Payments amounting to more than Rs. 4.1 billion have been made to a Chinese contractor for the Gin-Nilwala Diversion Project, but no work has been carried out, Finance Minister Ravi Karunanayake has told ministerial colleagues. In a note explaining the current situation over the project, he has said that a Committee of three senior officials [...]


Gin-Nilwala diversion project: Rs. 4.1 billion paid to Chinese firm but no work


Payments amounting to more than Rs. 4.1 billion have been made to a Chinese contractor for the Gin-Nilwala Diversion Project, but no work has been carried out, Finance Minister Ravi Karunanayake has told ministerial colleagues.

In a note explaining the current situation over the project, he has said that a Committee of three senior officials had conveyed the copy of a report to the Department of National Budget in July last year. In terms of that, payments were made on December 30, 2014 Rs. 998,576,311, on January 6, 2015 Rs. 2,000,342,335 and January 7, 2015 Rs. 1,003,136,336. This had totalled Rs. 4,011,054,982.

How such a huge amount was paid to the contractor and those responsible in the Ministry of Irrigation and Water Resources Management have become the subject of an investigation by the Financial Crimes Investigation Division (FCID). They are now recording statements from the officials concerned.
Noting that the present Irrigation and Water Resources Management Minister had forwarded a Cabinet Memorandum in July last year on the project, Mr. Karunanayake has noted that there is no reference in that to another memorandum dated February 16 last year.

In that, the Minister had sought approval to resume the project and urged the Finance Ministry to expedite negotiations to obtain credit facilities from the Exim Bank of China. Mr. Karunanayake has added that the “…Cabinet of Ministers was informed that even though a commercial contract has been signed with China Camce Company Limited, it had not become effective as finalisation of the loan agreement with the Exim Bank of China, which is one of the main conditions for Engineering, Procurement and Construction (EPC) contract, has not been fulfilled.”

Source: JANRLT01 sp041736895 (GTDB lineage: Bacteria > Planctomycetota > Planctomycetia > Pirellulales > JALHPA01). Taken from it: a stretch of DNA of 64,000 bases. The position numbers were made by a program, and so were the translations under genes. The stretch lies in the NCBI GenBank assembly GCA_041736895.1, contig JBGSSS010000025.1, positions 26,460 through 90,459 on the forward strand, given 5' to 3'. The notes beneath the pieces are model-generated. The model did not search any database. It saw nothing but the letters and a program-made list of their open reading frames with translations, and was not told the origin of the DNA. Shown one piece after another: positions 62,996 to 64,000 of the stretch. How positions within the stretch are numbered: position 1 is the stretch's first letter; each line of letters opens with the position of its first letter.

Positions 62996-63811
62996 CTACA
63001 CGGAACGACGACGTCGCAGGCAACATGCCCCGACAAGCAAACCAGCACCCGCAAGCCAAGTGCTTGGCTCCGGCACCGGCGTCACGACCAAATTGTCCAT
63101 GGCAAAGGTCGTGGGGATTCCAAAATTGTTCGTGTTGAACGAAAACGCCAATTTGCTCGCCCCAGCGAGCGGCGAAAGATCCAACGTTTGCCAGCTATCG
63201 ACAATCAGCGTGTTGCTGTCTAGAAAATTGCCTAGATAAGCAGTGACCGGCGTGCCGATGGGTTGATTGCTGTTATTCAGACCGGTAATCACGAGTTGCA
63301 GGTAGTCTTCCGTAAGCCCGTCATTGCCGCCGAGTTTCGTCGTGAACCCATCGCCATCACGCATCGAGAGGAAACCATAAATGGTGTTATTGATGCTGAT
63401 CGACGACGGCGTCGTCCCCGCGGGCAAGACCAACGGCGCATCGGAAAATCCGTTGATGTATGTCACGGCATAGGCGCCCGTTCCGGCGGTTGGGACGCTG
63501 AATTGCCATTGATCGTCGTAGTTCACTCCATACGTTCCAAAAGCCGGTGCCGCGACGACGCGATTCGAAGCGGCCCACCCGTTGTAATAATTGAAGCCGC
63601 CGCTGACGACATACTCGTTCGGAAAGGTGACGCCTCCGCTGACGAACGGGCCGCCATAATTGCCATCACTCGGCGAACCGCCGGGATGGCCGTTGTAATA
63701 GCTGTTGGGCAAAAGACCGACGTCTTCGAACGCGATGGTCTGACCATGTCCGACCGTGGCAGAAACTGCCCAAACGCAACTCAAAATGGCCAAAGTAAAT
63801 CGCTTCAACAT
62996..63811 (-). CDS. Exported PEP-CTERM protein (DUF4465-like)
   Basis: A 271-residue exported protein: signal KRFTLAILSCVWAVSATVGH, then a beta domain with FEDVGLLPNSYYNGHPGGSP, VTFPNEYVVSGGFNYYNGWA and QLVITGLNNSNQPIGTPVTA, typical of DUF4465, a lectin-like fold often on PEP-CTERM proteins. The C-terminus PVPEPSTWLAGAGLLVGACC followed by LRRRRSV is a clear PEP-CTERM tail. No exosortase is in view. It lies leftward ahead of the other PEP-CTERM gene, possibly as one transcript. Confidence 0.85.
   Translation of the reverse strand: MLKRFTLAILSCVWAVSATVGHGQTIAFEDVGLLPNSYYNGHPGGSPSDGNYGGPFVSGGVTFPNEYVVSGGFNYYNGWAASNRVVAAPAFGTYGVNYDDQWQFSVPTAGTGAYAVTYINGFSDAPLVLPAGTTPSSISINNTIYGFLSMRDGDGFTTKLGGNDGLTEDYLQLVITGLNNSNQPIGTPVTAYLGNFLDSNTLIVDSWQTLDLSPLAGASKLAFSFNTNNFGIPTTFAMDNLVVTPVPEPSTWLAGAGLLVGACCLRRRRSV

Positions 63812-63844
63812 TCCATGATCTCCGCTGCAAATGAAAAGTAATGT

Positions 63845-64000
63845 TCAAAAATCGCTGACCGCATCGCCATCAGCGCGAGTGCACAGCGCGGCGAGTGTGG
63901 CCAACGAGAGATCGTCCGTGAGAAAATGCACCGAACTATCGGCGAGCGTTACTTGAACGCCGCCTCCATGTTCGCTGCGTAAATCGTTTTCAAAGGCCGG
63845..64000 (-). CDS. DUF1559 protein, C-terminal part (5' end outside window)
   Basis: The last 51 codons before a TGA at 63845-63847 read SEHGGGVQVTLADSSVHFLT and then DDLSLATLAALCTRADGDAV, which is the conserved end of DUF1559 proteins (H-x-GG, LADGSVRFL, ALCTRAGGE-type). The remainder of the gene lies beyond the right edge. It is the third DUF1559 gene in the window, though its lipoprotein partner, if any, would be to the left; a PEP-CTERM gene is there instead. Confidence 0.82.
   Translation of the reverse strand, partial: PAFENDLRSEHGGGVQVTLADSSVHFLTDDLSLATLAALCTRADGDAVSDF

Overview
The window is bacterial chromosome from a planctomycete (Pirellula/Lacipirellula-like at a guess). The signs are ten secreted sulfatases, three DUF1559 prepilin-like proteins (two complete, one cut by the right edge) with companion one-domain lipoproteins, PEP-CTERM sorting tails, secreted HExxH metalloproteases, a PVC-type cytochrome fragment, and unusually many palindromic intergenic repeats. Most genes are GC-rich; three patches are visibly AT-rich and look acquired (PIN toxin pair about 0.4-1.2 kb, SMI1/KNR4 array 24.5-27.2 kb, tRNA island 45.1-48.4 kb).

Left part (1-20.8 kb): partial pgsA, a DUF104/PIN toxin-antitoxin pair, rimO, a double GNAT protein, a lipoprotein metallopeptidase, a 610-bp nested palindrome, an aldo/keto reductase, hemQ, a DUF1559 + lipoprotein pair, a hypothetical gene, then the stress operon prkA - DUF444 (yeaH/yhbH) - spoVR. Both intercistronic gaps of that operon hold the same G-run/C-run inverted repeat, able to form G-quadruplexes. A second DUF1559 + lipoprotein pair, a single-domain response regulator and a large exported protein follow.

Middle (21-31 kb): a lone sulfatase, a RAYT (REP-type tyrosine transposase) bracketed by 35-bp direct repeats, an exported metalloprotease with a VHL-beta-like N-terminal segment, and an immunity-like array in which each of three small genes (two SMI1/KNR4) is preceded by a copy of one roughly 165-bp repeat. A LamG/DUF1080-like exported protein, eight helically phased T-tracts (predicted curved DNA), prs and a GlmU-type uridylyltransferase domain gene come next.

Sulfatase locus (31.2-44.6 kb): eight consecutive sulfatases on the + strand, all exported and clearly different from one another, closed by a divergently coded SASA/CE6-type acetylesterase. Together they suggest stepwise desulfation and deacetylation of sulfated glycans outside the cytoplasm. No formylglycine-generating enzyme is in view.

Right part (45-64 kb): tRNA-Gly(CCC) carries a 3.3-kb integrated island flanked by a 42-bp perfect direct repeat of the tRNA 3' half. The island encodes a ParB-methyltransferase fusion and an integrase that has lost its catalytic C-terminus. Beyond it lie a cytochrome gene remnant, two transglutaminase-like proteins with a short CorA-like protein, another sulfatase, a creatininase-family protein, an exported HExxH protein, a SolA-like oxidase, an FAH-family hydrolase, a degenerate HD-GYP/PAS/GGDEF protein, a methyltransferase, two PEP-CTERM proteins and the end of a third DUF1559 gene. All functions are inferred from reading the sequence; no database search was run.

Now, Finance Minister Karunanayake has sought ministerial approval to appoint a “Special Committee” comprising senior administration, finance, engineering and contract law officials to study the developments. They are to ascertain whether the contract agreement where payment has been made could be implemented without any additional cost to the Government. The Committee will also study the “negative impact and costs” if one party wanted to terminate the agreement unilaterally.

In keeping with the FCID investigations, Minister Karunanayake also wants the Committee to ascertain whether “those officials involved have violated any financial regulations, government procedures and circular instructions.”He also wants to determine whether the advance payment could be recovered without any adverse implications.

An official source said yesterday that the FCID probe came at the instance of a senior police official dealing with personal security. “Though funds were paid, no action has been taken to pursue the matter further. Thus, the chances of anyone benefitting from the advance payments was highly unlikely,” the source pointed out.

Former SLAF chief to Afghanistan
Former Air Force Commander Air Chief Marshal (Rtd) Gagan Bulathsinghala will appear before the Parliamentary High Posts Committee which examines suitability of persons appointed to state service and state corporations.
This is after he was named Sri Lanka’s Ambassador to Afghanistan.

Utter confusion over abortive day of mourning
There was utter confusion this week as the Government tried to decide whether or not to declare the occasion of former Prime Minister Ratnasiri Wickremananayake's funeral on December 31 as a National Day of Mourning.
The saga started sometime in the morning of Wednesday, December 28, when the Home Affairs Ministry announced that yesterday would, indeed, be a National Day of Mourning.

This would mean that all bars would be closed till midnight on New Year's Eve and that the hospitality industry would be barred from serving alcohol to the thousands of revellers who would be out on the town that night. This was hardly going to invoke blessings upon the recently departed.